What I will say is Miami has two problems. One short term, one long term.

Short term. Shane Battier scored 17 and they still lost by 11. I think those 11 can easily be made up for between LeBron, Dwyane Wade, and Chris Bosh, but it’s hard for me to believe Battier will do this every night. How do they account for those extra baskets?

Second concern is long term Wade and LeBron as the team. I think LeBron needs to have a supporting cast where he gets out and runs with three shooters and a bruiser down low. The ideal shooting guard next to LeBron is more Ray Allen than Dwyane Wade. For some reason this has never really happened in LeBron’s career.

LeBron’s game is different than Durant’s. Durant is the pure shooter with the extra height to get his shot over anyone. LeBron doesn’t have the same efficiency outside (although he is improving, bank shots included) but his advantage is attacking the rim with a level of force Durant will never have.

If LeBron had shooters around him, then it’s not just him who’s un-guardable, it’s the whole team. Leave the lane open, LeBron’s driving in for a dunk. Clog up the lane and LeBron’s hitting one of his snipers behind the arc. This is why those nights when Mike Miller, Mario Chalmers, Shane Battier, James Jones are all hitting, LeBron gets one of his 35 points, 12 assists, 10 rebound games, you watch and think that’s the best team I’ve ever seen. We’re usually guaranteed to see that team at least once every seven game series.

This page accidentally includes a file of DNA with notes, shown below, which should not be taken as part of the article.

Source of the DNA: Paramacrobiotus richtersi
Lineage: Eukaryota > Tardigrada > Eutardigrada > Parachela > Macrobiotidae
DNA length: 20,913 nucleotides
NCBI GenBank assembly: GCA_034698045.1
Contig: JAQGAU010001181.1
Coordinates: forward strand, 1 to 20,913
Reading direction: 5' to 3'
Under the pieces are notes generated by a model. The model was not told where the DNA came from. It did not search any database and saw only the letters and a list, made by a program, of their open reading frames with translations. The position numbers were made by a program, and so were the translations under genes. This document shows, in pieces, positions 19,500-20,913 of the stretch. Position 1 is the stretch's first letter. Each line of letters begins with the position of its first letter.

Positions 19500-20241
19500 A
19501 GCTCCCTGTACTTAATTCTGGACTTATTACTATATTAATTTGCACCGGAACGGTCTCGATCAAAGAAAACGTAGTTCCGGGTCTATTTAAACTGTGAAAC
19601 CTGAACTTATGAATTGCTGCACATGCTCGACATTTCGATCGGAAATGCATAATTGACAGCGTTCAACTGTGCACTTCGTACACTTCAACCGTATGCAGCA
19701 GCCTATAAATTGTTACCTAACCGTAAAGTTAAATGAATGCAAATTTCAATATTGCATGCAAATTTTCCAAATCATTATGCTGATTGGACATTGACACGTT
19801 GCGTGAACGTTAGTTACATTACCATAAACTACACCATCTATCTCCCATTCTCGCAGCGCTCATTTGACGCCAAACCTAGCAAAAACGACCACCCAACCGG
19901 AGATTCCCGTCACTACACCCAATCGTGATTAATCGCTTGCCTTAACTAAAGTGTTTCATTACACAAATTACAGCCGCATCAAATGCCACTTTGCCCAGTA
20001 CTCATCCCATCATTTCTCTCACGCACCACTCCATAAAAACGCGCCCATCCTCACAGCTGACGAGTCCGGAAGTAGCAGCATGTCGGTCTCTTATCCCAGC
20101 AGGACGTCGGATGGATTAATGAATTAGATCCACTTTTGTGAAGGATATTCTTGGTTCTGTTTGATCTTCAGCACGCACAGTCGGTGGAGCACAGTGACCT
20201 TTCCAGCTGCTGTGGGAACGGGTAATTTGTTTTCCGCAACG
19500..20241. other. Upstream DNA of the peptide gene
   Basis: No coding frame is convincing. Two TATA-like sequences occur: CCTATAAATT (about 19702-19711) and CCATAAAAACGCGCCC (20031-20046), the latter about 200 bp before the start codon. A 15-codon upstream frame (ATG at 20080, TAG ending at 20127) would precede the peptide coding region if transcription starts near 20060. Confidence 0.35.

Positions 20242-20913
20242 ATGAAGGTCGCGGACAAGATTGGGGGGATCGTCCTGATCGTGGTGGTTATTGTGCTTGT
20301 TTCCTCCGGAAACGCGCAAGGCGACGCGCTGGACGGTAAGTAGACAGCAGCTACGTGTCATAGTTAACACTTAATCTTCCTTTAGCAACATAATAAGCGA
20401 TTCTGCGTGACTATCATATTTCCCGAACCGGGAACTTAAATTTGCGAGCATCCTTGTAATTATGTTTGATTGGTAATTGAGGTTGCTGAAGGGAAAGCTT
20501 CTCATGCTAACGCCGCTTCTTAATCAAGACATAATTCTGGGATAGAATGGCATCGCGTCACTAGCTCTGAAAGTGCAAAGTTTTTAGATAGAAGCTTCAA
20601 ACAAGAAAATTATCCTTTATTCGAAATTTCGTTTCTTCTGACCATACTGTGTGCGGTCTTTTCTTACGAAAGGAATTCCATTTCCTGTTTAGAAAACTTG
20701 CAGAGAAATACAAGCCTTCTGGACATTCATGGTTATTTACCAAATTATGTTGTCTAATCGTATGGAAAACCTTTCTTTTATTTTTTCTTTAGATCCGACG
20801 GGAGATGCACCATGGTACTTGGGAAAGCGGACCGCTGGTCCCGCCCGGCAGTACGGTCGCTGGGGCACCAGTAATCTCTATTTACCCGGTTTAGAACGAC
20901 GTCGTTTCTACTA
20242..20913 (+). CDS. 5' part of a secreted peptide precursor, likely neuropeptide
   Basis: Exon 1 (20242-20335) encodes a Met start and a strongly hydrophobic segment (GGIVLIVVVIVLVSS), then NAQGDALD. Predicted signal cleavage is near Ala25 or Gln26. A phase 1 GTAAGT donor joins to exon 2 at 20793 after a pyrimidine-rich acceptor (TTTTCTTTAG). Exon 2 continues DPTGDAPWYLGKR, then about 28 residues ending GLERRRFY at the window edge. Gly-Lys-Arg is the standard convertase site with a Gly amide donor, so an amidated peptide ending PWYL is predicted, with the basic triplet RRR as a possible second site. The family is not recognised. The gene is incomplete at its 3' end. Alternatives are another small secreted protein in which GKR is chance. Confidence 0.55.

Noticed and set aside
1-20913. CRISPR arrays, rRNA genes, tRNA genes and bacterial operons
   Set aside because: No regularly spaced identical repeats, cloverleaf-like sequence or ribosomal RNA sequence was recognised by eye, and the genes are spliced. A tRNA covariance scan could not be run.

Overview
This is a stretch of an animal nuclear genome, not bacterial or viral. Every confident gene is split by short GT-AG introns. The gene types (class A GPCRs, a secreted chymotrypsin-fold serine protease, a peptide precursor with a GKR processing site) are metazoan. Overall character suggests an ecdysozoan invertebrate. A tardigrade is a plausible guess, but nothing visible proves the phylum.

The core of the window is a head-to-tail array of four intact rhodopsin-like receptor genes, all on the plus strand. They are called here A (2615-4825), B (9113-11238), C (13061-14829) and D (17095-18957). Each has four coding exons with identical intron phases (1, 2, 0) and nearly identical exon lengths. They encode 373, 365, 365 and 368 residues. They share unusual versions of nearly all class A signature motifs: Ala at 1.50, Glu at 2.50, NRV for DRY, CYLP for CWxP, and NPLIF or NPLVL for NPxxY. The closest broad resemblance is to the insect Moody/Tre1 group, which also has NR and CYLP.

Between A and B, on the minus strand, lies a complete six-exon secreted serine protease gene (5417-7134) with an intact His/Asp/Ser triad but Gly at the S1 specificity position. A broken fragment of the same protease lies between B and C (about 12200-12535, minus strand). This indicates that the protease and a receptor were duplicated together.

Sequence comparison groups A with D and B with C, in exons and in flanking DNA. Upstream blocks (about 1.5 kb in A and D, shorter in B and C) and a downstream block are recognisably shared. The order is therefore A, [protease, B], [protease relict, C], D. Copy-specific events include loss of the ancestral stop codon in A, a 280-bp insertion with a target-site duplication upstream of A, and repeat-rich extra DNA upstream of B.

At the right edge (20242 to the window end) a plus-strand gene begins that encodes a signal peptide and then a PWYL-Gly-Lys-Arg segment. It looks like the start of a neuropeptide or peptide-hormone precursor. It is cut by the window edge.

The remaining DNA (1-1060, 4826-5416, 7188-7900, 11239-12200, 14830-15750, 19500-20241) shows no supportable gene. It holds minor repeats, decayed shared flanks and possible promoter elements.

The Wade-LeBron combo isn’t broken (two finals in two years), but I don’t think it’s the best fit for either of them. Before it’s too late, aka when Wade is 33/34 (sooner than you think) and doesn’t have the same trade value he would have now, I think the Heat should turn Wade into a couple high level shooters. I think this would result in five years of dominance and less of these moments for Pat Riley:

NBA Playoffs: They Were Men When We Were Boys

Growing up I remember watching Midland High basketball games; cheering on iconic players like Chris Kelsey, Nathan Yopp, Ernie Sutton. I remember the guys in my older brother’s grade: Matt Brown, Tom O’Brien, Nick Butler, Rian Roberson. These were the local heroes, the legends on the court, the cool summer basketball camp counselors in the summer time.